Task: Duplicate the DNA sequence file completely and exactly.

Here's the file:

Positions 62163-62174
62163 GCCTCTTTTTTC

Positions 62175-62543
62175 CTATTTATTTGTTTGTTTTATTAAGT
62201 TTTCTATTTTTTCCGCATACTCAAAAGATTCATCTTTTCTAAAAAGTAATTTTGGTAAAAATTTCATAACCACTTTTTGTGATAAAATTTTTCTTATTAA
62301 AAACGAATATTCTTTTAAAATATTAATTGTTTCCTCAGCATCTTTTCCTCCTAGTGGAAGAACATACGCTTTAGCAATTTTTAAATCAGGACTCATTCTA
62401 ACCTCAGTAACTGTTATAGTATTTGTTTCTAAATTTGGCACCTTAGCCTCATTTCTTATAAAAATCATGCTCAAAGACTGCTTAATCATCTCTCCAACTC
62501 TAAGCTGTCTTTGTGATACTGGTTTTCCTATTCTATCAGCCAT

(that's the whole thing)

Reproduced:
Positions 62163-62174
62163 GCCTCTTTTTTC

Positions 62175-62543
62175 CTATTTATTTGTTTGTTTTATTAAGT
62201 TTTCTATTTTTTCCGCATACTCAAAAGATTCATCTTTTCTAAAAAGTAATTTTGGTAAAAATTTCATAACCACTTTTTGTGATAAAATTTTTCTTATTAA
62301 AAACGAATATTCTTTTAAAATATTAATTGTTTCCTCAGCATCTTTTCCTCCTAGTGGAAGAACATACGCTTTAGCAATTTTTAAATCAGGACTCATTCTA
62401 ACCTCAGTAACTGTTATAGTATTTGTTTCTAAATTTGGCACCTTAGCCTCATTTCTTATAAAAATCATGCTCAAAGACTGCTTAATCATCTCTCCAACTC
62501 TAAGCTGTCTTTGTGATACTGGTTTTCCTATTCTATCAGCCAT